CONNECTING CALIFORNIA-On a Saturday night after the terrorist attack in San Bernardino, a plastic replica hand grenade was left in the driveway of Baitus Salaam Mosque in Hawthorne, a municipality near the Los Angeles airport. Someone also spray-painted “Jesus” on the mosque’s front gate and crosses on the windows.

It would have been understandable if the Ahmadiyya mosque community had responded by erecting new walls or adding security. Instead, its members decided that the vandalism was an opportunity to connect with neighbors. So the mosque held an open house. “Extremism,” the community president Jalaluddin Ahmad said in an invitation to the event, “will not scare us into locking our mosques. Rather we will open the doors wider to educate all.”

If only the rest of California were responding to this moment in the same spirit as that mosque.

So far, we Californians—from everyday citizens to our top leaders—have demonstrated an abundance of ignorance and cowardice. But if we reversed course and thought of San Bernardino as an opportunity to reach out to others, we could emerge from these terrorist attacks as a better, safer, and even richer place.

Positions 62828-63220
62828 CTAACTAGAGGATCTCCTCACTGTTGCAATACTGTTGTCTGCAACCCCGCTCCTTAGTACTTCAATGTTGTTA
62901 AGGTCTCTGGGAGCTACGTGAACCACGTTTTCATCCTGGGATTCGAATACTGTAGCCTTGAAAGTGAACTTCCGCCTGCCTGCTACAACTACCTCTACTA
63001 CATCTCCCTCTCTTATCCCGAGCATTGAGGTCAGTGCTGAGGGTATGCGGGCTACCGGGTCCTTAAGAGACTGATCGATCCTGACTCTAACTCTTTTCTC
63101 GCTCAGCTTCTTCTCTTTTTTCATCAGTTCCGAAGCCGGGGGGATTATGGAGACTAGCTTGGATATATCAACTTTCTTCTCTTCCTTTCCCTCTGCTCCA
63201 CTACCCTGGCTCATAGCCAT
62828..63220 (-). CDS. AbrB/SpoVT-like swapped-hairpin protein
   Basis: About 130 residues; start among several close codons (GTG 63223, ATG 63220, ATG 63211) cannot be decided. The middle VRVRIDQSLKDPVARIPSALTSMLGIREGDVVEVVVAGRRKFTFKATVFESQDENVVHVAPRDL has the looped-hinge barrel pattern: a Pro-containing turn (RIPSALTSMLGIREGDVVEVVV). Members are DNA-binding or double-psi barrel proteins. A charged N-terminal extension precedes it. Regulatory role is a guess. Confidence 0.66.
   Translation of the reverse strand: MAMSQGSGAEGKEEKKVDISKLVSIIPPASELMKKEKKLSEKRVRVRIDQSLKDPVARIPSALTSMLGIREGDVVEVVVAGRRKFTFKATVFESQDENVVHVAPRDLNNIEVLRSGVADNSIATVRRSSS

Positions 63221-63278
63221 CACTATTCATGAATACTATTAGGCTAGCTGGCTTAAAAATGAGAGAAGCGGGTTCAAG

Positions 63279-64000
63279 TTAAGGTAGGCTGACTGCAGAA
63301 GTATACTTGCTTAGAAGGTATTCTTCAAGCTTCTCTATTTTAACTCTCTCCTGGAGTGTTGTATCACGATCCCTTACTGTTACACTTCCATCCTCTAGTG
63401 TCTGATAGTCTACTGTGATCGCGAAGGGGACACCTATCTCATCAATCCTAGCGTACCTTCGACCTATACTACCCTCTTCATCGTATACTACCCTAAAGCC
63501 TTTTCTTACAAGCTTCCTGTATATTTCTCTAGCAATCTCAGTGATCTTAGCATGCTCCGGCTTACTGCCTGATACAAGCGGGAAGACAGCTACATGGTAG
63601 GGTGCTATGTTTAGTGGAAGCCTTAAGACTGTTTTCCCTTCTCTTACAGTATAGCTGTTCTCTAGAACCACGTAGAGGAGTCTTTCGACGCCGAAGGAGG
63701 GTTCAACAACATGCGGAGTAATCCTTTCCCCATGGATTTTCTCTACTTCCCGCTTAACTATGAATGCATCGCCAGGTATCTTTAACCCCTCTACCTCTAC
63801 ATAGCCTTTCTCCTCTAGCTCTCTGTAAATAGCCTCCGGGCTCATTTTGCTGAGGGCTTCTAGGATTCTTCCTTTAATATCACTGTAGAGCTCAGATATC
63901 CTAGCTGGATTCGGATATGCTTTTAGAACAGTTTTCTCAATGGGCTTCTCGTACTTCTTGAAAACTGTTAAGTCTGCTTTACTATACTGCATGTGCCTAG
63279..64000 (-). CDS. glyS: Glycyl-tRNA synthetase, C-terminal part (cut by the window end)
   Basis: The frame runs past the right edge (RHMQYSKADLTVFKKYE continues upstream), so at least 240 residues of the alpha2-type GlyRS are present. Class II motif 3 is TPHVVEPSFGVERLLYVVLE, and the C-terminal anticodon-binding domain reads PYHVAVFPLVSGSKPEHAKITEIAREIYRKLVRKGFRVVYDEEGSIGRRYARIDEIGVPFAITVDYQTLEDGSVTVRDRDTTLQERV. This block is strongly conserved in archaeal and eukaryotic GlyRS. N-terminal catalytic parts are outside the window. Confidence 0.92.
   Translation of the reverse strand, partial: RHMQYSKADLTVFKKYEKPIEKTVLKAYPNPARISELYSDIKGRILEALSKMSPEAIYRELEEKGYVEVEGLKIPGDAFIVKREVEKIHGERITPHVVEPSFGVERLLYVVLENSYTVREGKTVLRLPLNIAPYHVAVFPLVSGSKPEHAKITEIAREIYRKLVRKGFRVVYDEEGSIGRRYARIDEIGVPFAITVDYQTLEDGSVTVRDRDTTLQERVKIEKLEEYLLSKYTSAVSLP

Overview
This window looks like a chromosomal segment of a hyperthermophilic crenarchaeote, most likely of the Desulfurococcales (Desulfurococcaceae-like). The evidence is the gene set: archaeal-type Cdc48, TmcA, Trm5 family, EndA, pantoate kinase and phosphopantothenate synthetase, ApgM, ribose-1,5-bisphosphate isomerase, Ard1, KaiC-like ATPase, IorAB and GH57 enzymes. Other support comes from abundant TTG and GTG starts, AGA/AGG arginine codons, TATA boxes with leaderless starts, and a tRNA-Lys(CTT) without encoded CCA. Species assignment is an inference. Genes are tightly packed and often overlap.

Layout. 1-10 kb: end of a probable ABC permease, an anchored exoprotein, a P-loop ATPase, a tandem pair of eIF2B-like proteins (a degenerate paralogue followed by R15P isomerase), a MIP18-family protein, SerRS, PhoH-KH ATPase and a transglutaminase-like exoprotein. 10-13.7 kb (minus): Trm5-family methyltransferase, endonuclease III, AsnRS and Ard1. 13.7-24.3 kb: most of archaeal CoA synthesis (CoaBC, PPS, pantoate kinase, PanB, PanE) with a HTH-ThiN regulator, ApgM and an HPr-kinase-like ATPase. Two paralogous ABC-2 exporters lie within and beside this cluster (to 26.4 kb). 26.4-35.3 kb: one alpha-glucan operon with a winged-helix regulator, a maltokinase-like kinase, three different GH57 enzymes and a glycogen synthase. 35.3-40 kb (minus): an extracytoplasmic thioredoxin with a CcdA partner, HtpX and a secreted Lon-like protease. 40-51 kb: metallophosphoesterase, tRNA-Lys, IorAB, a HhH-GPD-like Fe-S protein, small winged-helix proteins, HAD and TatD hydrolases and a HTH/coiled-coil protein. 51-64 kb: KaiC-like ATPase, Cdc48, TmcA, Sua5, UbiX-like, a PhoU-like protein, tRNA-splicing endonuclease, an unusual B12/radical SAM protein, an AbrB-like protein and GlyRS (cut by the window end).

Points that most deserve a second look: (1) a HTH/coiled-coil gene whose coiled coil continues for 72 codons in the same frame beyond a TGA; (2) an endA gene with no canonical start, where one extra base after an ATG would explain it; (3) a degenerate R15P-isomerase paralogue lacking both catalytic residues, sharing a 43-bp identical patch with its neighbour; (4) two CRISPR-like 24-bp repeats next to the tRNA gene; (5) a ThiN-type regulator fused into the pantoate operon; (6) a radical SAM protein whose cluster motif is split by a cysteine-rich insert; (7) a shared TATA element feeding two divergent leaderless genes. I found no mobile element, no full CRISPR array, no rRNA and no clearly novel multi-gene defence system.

Since the attack, California has seen a surge in vandalism and threats against mosques. And we’ve seen public authorities spread fear by overreacting to threats. Last week, the Los Angeles Unified School District committed the cardinal sin of responding to terror with terror by closing all of its 900-plus schools, serving 640,000 students, because of an implausible threat that other cities were quick to dismiss. Even more shamefully, local officials, instead of acknowledging their obvious error, are still defending the closing, which is sure to undermine public confidence in official statements during real emergencies.